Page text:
On March 9, Vice President Joe Biden arrived in Israel on what was referred to by some in the media at the time as a “fence-mending mission” to assure Israelis that the United States remained committed to its security. Biden was also hoping to kick-start the so-called proximity talks the United States had brokered between Israel and the P.A. The vice president had hardly settled in, however, when Israel’s interior minister announced that Israel was granting permits for the building of 1,600 new housing units in east Jerusalem. Biden and the United States were livid. Biden, one of Israel’s most steadfast friends in Washington over the years, saw this as a deliberate slap in his face. He expressed his displeasure in words and deeds, including showing up 90 minutes late for a state dinner hosted by Netanyahu.

Last-minute slap?

By March 23, that incident had been smoothed over, only to be given new life when, literally while Netanyahu was being driven to the White House, Israel announced that it was going ahead with yet another east Jerusalem building project.

All of this backstory was lost in the rhetoric that flowed from the March 23 “snub.”

Lost, as well, was the fact that it never happened. Oren, who accompanied Netanyahu that day, tells a completely different story.

To begin with, when Netanyahu’s trip to Washington was announced, no meetings between him and Obama were scheduled – because Obama and his family were going to be visiting Guam, Indonesia, and Australia. The president cancelled that trip at the 11th hour because of the congressional debate over health care reform. The first lady and her daughters went to New York, instead, and were touring sites in Harlem when the president was said to have walked out on Netanyahu in order to have dinner with them.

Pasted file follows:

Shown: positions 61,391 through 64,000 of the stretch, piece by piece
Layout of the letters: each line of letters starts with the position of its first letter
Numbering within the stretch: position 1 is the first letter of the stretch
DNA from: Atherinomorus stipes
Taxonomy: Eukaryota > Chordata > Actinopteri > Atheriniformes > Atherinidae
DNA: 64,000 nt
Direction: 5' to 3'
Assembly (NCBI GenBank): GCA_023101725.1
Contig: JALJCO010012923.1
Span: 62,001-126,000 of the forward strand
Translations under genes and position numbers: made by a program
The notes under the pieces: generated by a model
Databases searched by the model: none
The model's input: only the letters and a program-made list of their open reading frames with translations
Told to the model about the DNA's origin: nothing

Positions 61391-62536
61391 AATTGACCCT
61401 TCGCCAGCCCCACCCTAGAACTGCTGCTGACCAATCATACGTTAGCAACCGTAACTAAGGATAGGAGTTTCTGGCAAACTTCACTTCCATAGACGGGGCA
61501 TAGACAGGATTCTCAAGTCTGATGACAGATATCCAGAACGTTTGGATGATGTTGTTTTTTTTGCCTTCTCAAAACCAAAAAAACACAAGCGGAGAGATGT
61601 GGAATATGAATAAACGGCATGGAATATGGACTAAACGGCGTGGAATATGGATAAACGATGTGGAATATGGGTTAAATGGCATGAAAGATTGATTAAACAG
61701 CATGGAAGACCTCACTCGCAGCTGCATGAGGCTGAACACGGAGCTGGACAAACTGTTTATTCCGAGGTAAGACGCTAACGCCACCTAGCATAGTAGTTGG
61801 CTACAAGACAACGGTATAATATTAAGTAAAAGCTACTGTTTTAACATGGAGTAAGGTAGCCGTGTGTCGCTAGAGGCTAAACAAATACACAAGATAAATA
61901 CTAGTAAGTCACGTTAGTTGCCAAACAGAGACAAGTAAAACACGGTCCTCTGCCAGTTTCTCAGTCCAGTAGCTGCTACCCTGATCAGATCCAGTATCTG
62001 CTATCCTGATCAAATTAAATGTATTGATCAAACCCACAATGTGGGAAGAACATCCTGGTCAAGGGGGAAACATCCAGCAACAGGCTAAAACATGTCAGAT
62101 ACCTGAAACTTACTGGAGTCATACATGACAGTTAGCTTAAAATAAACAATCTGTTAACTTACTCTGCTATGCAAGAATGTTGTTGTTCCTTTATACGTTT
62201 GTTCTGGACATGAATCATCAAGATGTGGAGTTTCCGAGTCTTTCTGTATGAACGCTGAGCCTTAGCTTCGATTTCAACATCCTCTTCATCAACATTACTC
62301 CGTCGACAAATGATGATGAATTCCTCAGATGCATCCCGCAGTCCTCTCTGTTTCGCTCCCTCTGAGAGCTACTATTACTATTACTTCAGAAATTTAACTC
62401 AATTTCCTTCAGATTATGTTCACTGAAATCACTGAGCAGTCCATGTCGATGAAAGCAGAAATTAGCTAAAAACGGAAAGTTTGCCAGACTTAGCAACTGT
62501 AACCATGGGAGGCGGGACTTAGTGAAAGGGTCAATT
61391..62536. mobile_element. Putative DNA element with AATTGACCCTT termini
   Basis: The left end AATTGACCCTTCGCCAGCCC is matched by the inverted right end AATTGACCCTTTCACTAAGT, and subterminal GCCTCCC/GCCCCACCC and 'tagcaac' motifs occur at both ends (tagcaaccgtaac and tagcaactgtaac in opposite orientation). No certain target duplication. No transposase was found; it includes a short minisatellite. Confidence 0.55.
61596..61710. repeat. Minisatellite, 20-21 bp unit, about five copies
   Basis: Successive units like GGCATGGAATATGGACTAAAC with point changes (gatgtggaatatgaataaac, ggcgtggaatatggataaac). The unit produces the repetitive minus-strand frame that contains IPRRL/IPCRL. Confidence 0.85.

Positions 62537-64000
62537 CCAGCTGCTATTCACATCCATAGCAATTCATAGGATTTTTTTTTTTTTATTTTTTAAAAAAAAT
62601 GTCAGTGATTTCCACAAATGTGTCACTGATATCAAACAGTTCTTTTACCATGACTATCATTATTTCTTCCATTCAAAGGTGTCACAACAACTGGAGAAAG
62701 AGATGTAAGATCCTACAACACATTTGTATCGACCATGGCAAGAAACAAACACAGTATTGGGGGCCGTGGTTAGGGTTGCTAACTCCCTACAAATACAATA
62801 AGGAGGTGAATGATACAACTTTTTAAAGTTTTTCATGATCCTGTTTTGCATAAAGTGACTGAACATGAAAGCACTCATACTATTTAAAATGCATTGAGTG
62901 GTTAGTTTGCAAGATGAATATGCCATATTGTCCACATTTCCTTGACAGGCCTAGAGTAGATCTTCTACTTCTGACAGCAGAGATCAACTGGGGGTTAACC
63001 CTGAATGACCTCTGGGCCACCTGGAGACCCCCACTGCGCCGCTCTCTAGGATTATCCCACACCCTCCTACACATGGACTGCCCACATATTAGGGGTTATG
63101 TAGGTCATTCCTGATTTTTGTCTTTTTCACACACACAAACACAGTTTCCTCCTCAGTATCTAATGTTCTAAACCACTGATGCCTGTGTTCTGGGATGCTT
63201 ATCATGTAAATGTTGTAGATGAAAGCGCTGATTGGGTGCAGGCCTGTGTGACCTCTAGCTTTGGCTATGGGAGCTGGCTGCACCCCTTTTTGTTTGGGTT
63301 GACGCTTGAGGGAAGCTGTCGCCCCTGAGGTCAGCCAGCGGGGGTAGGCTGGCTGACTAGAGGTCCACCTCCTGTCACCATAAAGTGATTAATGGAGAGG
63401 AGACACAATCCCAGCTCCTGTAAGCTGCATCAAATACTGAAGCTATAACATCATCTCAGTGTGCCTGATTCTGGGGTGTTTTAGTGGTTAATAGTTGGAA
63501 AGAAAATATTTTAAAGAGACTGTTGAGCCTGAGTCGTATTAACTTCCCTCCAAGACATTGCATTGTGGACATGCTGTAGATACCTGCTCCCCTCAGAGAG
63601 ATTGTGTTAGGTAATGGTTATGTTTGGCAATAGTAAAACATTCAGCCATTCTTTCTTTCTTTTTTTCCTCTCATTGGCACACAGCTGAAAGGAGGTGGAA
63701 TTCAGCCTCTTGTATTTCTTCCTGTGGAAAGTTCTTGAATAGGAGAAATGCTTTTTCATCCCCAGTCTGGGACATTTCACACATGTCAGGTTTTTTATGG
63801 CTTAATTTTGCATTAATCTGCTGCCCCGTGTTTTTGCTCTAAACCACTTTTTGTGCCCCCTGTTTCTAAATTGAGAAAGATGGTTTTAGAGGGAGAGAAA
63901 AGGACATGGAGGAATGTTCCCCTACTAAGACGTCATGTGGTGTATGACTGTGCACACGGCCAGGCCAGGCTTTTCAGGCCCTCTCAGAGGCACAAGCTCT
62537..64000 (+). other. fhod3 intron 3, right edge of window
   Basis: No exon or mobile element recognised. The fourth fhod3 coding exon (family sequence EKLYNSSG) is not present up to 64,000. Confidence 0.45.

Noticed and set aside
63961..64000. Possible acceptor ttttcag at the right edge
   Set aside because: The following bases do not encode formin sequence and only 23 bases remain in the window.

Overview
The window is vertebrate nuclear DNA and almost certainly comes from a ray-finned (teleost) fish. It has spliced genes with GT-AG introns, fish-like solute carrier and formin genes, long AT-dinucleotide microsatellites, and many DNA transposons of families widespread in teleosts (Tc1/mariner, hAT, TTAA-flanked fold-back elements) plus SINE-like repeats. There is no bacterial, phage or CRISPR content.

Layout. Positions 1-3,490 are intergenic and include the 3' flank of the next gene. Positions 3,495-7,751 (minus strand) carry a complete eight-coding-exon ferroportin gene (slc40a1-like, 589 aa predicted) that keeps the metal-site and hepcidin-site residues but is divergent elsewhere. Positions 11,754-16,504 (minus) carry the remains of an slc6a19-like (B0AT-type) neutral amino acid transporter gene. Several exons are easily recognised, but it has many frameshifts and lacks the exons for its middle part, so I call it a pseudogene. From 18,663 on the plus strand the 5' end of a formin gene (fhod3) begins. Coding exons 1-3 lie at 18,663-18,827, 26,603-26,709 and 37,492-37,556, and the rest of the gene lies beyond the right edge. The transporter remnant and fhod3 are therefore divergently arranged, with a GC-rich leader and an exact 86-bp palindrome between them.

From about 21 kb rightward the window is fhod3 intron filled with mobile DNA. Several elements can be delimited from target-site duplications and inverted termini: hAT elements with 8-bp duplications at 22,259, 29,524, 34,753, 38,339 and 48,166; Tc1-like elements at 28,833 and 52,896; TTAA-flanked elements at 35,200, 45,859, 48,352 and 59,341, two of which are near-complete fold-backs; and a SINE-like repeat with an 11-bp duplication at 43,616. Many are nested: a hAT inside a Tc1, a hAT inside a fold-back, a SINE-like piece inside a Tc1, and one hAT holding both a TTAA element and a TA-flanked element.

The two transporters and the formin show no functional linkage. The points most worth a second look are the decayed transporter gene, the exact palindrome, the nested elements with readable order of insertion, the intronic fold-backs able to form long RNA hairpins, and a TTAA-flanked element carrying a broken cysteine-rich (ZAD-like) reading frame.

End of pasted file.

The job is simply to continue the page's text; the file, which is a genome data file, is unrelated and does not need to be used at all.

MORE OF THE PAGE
According to Oren, who gave a detailed account of the event to a meeting of Jewish Democrats a few days later, the meeting with Obama was put on the prime minister’s schedule only when it became clear that both men would be in Washington on March 23.

Netanyahu came through the same door as other dignitaries. There was no media coverage because, said Oren, since this was not an official state visit, no photo-ops were called for. The two men met and discussed a number of issues. Obama made some suggestions, Netanyahu asked for some time to work with his staff on a response, and Obama saw to it that they were given a place to work in private. At 8:20 p.m., after Netanyahu and his aides concluded their meeting, the president met a second time with the prime minister. The two parted later that evening in what Oren described as a friendly atmosphere.

Oren said that Israel was as surprised as the White House to read about the alleged snub in the next morning’s newspapers.

Buchenwald visit
a blunder?